From the moment we were born our parents, grandparents, aunties and uncles were willing us to take our first steps. From that moment forward, we had just been given one of the most efficient fitness machines ever. But how many of us use it to benefit our health?
Fifty percent of Americans do not take enough exercise to gain any health benefits, with lack of time and money being two of the main reasons given for not adhering to a regular exercise program.
So here is the answer for those of you who fall into the aforementioned 50%. Stand up, put one foot in front of the other, continue for 10 minutes, repeat twice more during the day and repeat three to five times per week. There you have it – you just put yourself into the other 50% – the 50% who do exercise enough to gain health benefits!
It really is that simple. It doesn’t cost anything and the time element is negligible. You really do not have to allocate extra time in your day. In fact, the time it takes you to go to the gym, your workout could have been done.
Had you ever considered getting off the bus a stop or two before your destination and walking the remaining distance, which may in fact even save you time?
What about, instead of going around and around looking for a parking space closer to the store, you park your car further away?
Why not walk to get your lunch instead of having it delivered?
How about walking for errands instead of driving short distances?
You could even leave your riding lawnmower in the garage. Even better, sell it, put a few bucks in your pocket and save yourself the weekly cost of gas!
There are so many ways you could incorporate your “exercise” program into your daily life without it making an impact on your schedule. It could even save you money, but without a doubt it will give you some great health benefits.
Reasons to Walk
- Walking prevents type 2 diabetes. The Diabetes Prevention Program showed that walking 150 minutes per week and losing just 7% of your body weight (12 – 15 pounds) can reduce your risk of diabetes by 58% .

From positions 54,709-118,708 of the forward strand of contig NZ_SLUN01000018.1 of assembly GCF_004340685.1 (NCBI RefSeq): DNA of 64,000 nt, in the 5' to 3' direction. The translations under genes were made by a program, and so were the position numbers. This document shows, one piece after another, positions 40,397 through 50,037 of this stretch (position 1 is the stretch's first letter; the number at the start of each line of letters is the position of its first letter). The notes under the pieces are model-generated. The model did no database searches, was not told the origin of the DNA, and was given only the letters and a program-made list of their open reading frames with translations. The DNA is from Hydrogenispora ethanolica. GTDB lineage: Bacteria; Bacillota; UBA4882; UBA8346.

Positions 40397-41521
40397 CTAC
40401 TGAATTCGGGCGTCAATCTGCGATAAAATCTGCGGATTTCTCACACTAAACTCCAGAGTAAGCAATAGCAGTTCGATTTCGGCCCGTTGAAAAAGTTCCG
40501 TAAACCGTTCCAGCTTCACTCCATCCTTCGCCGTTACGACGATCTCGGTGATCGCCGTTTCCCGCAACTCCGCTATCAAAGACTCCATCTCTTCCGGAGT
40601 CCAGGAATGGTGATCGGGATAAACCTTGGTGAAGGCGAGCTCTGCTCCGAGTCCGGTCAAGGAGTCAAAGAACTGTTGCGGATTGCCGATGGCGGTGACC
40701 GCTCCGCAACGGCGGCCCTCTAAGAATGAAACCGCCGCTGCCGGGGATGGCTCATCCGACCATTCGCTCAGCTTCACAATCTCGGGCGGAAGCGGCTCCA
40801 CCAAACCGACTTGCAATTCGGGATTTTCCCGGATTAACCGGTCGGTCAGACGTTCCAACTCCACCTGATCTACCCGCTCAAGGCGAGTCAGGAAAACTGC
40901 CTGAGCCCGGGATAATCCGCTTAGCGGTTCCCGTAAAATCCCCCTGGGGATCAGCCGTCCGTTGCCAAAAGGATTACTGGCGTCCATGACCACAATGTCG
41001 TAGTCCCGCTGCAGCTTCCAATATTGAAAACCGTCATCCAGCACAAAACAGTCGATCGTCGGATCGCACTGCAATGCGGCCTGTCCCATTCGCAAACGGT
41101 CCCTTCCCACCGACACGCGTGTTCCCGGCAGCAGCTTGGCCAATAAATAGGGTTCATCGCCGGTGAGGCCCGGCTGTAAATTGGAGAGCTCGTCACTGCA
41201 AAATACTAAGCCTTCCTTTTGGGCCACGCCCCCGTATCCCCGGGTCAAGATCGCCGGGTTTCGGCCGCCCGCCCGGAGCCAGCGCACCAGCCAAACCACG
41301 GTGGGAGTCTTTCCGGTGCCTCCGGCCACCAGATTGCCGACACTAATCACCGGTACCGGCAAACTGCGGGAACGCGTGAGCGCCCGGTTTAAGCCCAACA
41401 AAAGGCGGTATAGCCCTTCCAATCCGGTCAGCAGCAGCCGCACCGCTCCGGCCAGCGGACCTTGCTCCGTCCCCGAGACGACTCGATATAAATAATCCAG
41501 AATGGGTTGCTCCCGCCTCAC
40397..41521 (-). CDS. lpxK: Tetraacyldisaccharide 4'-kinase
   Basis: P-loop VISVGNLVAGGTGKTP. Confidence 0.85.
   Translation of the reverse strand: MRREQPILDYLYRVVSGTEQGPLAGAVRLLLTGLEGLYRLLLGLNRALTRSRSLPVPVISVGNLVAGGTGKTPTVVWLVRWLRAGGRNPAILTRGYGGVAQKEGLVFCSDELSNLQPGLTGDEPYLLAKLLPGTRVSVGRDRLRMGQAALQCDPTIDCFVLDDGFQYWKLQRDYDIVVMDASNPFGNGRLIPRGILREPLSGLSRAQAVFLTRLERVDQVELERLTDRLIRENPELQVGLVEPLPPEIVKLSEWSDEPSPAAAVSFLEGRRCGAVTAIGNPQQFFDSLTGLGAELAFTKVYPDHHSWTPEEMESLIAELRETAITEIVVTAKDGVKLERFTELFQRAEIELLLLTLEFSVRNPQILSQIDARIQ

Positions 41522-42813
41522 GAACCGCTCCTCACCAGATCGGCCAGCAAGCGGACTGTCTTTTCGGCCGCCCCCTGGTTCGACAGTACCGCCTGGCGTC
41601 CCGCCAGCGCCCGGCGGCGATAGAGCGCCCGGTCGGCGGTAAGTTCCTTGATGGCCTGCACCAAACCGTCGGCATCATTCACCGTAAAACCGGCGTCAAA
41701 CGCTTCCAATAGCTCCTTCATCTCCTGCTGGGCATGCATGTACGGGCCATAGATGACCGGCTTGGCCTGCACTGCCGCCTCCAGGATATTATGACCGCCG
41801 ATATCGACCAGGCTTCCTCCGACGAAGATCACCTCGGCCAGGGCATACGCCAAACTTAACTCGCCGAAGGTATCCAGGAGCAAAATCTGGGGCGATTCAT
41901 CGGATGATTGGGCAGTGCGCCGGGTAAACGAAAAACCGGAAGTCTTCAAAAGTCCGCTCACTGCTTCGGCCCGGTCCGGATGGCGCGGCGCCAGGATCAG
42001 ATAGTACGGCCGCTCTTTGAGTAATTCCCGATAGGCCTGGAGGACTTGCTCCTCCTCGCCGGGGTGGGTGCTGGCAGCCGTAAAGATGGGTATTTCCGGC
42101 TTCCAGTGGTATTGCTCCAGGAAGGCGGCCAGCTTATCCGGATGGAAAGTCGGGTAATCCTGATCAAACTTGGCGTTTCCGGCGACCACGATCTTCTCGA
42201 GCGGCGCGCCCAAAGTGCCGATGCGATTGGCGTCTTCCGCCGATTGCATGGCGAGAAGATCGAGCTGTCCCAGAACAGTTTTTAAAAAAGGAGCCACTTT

- Walking strengthens your heart. In one study, mortality rates among retired men who walked less than one mile per day were nearly twice that among those who walked more than two miles per day. Women in the Nurse’s Health Study (72,488 female nurses) who walked three hours or more per week reduced their risk of a heart attack or other coronary event by 35% compared with women who did not walk.
- Walking is good for your brain. In a study on walking and cognitive function, researchers found that women who walked the equivalent of an easy pace at least 1.5 hours per week had significantly better cognitive function and less cognitive decline than women who walked less than 40 minutes per week.
- Walking is good for your bones. Research shows that postmenopausal women who walk approximately one mile each day have higher whole-body bone density than women who walk shorter distances, and walking is also effective in slowing the rate of bone loss from the legs.
- Walking helps alleviate symptoms of depression. Walking for 30 minutes, three to five times per week for 12 weeks reduced symptoms of depression as measured with a standard depression questionnaire by 47%.
- Walking reduces the risk of breast and colon cancer. Women who performed the equivalent of one hour and 15 minutes to two and a half hours per week of brisk walking had an 18% decreased risk of breast cancer compared with inactive women. Many studies have shown that exercise can prevent colon cancer, and even if an individual person develops colon cancer, the benefits of exercise appear to continue both by increasing quality of life and reducing mortality.
- Walking improves fitness. Walking just three times a week for 30 minutes can significantly increase cardiorespiratory fitness. A study of sedentary women showed that short bouts of brisk walking (three 10-minute walks per day) also resulted in similar improvement in fitness.
Undoubtedly you need to walk at a decent pace to gain health benefits. A good average walking speed is 3 to 4 miles per hour depending on your leg length and how quickly you can move your legs. If it has been a long time since you last exercised, you may need to start at a slower pace – but you will soon improve if you walk regularly.
Before you begin:-
- Check with your doctor.
- Invest in a good pair of shoes. As these are the only expense you’ll need, pay attention to the fit and quality of your shoes. Ensure they do not pinch and wear the socks you will be wearing when you walk to the fitting.
- Pay attention to your heart rate and breathing. Walk at a pace that elevates your heart rate, you should be able to hold a conversation whilst walking , if you can’t you are working too hard and should slow down the pace.
- Use good walking posture. TheAmericanAcademy of Orthopaedic Surgeons recommends keeping your head up, back straight and abdomen flat, point your toes straight ahead and take long strides but don’t strain.
- Consider getting a pedometer. You can track the distance you’ve walked or the number of steps you’ve taken. Seeing improvement is a wonderful source of motivation.
- Carry water. If you are walking long distances or in the heat keep your body hydrated by drinking regularly.
- Stretch after your walk. Ensure your stretch your calves, quadriceps and hamstrings post work-out to avoid muscular tightness.
Hippocrates once said “Walking is a man’s best medicine”.
Ensure you take your daily dose!